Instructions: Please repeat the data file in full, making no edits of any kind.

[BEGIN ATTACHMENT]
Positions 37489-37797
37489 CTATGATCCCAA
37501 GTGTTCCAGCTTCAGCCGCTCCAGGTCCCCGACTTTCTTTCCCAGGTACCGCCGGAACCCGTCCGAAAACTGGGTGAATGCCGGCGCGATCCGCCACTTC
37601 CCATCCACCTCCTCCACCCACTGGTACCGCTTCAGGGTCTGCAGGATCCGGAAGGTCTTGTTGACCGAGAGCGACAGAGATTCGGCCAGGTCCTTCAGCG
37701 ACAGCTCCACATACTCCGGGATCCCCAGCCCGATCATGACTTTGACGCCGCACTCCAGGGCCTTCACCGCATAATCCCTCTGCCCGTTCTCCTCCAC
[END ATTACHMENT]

Positions 37489-37797
37489 CTATGATCCCAA
37501 GTGTTCCAGCTTCAGCCGCTCCAGGTCCCCGACTTTCTTTCCCAGGTACCGCCGGAACCCGTCCGAAAACTGGGTGAATGCCGGCGCGATCCGCCACTTC
37601 CCATCCACCTCCTCCACCCACTGGTACCGCTTCAGGGTCTGCAGGATCCGGAAGGTCTTGTTGACCGAGAGCGACAGAGATTCGGCCAGGTCCTTCAGCG
37701 ACAGCTCCACATACTCCGGGATCCCCAGCCCGATCATGACTTTGACGCCGCACTCCAGGGCCTTCACCGCATAATCCCTCTGCCCGTTCTCCTCCAC